FEATURE: What can construction and agriculture learn from mining?


ELW (‘Elimination of Live Work’) is a term that’s well known in mining circles, but one that’s yet to fully transfer over into other heavy industry sectors like construction, agriculture and forestry. But what does it refer to, and should it be equally ‘top of mind’ cross-industry?

Although very distinct industries, mining, agriculture, construction and forestry all involve the use of heavy mobile equipment; be it trucks, dozers, graders, excavators. Granted, the mining spec vehicles tend to be on the larger side, but all mobile heavy equipment requires regular routine inspection and maintenance – pressure testing, calibration, etc.

Typically, that involves one or more maintenance technicians working inside the machine footprint, which is the definition (at least in mining) of ‘live work’.

Working up close next to highly-pressurised ‘live’ equipment certainly has its risks, with multiple moving parts, weighing potentially hundreds of tonnes. Maintenance crews are exposed to any number of potential hazards daily, that could result in drastic consequences.

A 2019 study found that between 1999-2019, in Queensland alone, 25% of all recorded mining fatalities were due to contact with heavy machinery – with maintenance workers becoming either crushed or entangled. That’s partly the reason why Western Australia Caterpillar dealer, WesTrac, embarked on its Elimination of Live Work (ELW) project back in 2018.

Working in collaboration with mining companies and OEMs the projects’ goal was to remove personnel from within the proximity of live equipment in up to 90 per cent of common maintenance tasks.

The project started off as a boost to workplace safety with one of WesTrac’s major mining clients, BHP, and went on to receive industry-wide attention and recognition. BHP presented WesTrac with a safety award for its ELW work, along with the project being recognised by the Department of Mines, Industry Regulation and Safety.

In 2020, WesTrac’s Newman branch manager, James Davey said “The purpose of this project is not to deal with little nicks and cuts, it’s about saving lives. If things go wrong when people are working on live equipment, the results could be disastrous.”

The project involved a range of initiatives, but a key component was an ELW field service kit introduced by WesTrac that provides mobile and workshop-based mechanics with inspection and testing tools that prevent them from physically working near live equipment.

Flashforward to today, and a series of wireless range of pressure transducers, dial indicators and tachometers are now a staple in many-a-mechanics’ field service kit – allowing them to perform routine testing from up to 50m distance (outside the machine footprint, and away from the danger zone).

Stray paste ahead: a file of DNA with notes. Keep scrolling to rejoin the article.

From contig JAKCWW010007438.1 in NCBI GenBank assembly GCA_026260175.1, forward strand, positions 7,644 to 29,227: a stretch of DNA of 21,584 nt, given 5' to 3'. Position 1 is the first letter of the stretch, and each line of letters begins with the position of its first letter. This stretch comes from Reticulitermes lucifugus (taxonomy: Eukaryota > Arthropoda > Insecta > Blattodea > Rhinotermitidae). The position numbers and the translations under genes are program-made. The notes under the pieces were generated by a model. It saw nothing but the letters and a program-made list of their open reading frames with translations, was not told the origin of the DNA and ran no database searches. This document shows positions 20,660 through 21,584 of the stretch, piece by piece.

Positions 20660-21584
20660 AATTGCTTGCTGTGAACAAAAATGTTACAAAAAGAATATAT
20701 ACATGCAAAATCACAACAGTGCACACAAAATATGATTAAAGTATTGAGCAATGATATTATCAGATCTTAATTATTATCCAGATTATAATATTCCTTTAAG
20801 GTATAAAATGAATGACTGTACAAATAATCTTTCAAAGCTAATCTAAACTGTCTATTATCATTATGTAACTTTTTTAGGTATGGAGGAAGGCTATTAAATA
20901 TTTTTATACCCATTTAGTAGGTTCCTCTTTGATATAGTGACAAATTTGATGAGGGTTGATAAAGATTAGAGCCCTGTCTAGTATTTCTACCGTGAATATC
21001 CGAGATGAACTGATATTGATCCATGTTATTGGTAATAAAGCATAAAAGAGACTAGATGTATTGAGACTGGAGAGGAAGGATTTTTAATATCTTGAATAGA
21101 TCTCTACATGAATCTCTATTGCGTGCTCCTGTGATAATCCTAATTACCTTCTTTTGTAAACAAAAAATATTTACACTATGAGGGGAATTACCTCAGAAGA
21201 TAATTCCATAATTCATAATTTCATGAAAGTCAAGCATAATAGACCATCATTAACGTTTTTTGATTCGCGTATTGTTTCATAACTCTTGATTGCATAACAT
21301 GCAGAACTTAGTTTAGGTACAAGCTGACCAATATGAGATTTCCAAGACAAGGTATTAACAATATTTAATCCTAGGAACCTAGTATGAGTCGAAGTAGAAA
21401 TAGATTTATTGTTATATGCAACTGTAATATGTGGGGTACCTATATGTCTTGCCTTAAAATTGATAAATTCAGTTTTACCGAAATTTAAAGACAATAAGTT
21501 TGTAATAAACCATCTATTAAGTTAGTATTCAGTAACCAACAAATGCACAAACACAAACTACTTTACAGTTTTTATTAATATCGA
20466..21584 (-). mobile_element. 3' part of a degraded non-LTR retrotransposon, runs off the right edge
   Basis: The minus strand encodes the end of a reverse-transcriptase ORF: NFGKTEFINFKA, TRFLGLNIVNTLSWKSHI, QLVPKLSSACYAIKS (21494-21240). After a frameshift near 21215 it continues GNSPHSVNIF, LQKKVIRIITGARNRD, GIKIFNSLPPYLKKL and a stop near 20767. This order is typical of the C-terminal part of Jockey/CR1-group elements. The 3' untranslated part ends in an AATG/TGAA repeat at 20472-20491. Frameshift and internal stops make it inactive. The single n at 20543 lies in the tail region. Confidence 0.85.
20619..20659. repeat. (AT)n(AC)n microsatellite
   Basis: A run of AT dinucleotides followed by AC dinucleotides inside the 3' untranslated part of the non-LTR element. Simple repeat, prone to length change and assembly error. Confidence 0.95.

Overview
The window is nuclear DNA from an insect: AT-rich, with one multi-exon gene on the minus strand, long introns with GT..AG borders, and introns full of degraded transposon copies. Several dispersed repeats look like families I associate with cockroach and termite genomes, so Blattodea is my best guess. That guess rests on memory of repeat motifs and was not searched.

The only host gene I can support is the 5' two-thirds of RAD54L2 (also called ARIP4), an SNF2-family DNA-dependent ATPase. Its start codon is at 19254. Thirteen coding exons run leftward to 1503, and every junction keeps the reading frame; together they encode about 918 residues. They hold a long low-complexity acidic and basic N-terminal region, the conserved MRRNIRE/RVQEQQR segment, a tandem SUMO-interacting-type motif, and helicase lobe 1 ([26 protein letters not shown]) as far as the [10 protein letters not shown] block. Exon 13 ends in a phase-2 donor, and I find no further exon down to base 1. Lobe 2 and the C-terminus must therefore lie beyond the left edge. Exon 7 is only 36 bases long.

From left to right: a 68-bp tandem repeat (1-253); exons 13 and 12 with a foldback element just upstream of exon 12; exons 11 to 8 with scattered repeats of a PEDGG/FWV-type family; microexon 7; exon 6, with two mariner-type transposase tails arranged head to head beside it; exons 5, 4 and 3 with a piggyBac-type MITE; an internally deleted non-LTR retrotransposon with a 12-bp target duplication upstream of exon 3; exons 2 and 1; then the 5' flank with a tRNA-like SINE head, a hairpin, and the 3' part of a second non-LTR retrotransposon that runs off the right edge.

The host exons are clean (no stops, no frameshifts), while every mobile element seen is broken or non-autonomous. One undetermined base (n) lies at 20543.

Aside from the safety component, such kits also prove to be highly efficient.  With readings taken digitally instead of analogue, technicians can take multiple readings from multiple gauges simultaneously – reducing maintenance times by up to 50%, thereby providing significant productivity gains.

“We’ve been really encouraged by the take-up overseas – we’ve now got a global network of resellers and a client base that includes virtually all the major miners, as well as OEMs and dealers,” said Luke Dawson, managing director of SageGauge, the kit provider. “What we’re just starting to see now, is cross-industry uptake into other sectors that have fleets of heavy mobile equipment – namely construction, agriculture, forestry. Based on the types of equipment in those industries and the type of maintenance work carried out, the risks associated with ‘live work’ are inherently the same. The objective is to remove the technician out of the danger zone and eliminate the live component of the work.”

The industry data backs this up. According to the latest Safe to Work Australia report, agriculture/forestry and construction rank second and third in overall fatalities between 2016-2020, accounting for near 40% of the total. In 2020 alone, 25 workers (13%) were hit by a moving vehicle or machinery, and 3 out of 4 of total fatalities, across all sectors (194), involved a vehicle.  The risk-factor across these sectors could therefore exceed that in mining, both in Australia and overseas.

“It’s encouraging to see that mindset is the same in other industries,” says Dawson. “The challenge for us and other safety solution providers is to raise awareness that new products and solutions exist – products that may have started out in mining but have multi-industry application. We’re confident that the construction, agriculture and forestry sectors will embrace what we’ve got to offer and we’re already talking to multiple global CAT dealers and other OEMs about cross-industry application.”


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